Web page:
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Consultants face Highways Agency ban for safety failings

CONSULTANTS FAILING to take site safety seriously will be banned from future motorway and trunk road work, the Highways Agency warned last week.

From this summer consultants must be able to prove that their entire workforce holds a valid skills card issued by the Construction Skills Certification Scheme (CSCS). If they cannot, they will be struck off Agency tender lists.

The move is particularly targeted at consultants as many have argued that CSCS cards are irrelevant as they spend little time on site.

Since January CSCS cards have been compulsory for access to all sites run by Major Contractors Group members.

But consultants are currently able to bypass the rules by using a yellow 'occasional visitor' card.

The Agency believes that to instil an effective health and safety culture, all employees should hold permanent cards.

'Consultants tried to cop out a bit last time, ' said Agency procurement director Steve Rowsell. 'That was not a satisfactory response when we are looking for consultants to be more aware of health and safety on site.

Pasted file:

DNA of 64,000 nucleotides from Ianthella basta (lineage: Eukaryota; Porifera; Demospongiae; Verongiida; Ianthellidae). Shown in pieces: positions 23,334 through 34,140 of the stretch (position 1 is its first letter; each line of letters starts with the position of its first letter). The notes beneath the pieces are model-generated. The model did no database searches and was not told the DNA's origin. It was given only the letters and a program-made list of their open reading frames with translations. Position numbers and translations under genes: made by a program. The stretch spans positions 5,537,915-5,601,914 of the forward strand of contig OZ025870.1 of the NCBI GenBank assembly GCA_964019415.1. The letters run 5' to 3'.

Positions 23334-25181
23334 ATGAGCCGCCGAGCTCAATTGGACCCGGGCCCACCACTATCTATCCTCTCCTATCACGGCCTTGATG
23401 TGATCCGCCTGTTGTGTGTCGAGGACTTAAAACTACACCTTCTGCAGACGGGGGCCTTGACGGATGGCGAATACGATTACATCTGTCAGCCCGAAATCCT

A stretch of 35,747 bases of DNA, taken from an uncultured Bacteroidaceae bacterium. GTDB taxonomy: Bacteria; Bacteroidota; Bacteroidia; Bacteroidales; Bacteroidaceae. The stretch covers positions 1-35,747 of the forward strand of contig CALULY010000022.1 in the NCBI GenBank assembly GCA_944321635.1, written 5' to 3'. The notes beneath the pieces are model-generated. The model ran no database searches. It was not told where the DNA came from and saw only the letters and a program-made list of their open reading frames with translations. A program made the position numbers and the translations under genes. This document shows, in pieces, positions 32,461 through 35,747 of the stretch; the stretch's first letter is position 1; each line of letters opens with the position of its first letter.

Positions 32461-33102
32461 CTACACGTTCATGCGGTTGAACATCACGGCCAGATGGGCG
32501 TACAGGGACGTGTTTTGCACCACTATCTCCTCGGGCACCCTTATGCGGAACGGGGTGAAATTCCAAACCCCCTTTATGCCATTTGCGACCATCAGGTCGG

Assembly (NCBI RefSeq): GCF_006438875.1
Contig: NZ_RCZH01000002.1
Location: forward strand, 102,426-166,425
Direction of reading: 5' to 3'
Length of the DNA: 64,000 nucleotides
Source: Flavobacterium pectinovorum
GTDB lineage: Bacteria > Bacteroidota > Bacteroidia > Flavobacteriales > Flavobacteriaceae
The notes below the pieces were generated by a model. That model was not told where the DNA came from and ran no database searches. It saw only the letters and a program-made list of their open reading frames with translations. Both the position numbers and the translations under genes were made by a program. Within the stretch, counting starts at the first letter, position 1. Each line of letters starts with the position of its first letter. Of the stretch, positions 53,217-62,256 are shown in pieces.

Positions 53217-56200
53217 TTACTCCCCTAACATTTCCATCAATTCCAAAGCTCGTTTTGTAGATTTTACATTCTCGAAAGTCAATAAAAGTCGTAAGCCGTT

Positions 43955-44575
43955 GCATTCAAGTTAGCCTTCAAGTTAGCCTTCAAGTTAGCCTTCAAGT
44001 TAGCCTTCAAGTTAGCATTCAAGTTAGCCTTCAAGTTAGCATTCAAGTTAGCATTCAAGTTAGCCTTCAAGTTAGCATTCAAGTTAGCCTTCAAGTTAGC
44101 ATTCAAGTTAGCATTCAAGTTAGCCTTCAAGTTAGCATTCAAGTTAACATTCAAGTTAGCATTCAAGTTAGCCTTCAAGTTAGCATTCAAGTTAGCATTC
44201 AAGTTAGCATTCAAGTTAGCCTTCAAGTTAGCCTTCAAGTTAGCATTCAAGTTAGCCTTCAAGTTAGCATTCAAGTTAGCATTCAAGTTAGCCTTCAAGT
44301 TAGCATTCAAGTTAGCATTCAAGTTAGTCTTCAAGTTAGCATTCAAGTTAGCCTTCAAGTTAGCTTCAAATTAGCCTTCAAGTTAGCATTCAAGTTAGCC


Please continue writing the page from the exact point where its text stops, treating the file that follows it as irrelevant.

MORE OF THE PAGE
'We do need to differentiate between consultants and contractors, but essentially we are talking CSCS cards for all, ' said Rowsell.

Rowsell announced the move during the Highways Agency day at NCE's Civils 2004 event at the NEC in Birmingham last week. He said having a fully qualified work force was one of five challenges the construction industry must face.

He also wants to see greater ethnic and sexual diversity among senior construction executives; a greater involvement of specialist skills at earlier stages of projects;

more effort to drive out waste including a greater use of prefabrication; and more efforts to recognise best practice through improved performance measurement.

Detailed plans on how and when these initiatives will be introduced will be worked up over the summer.

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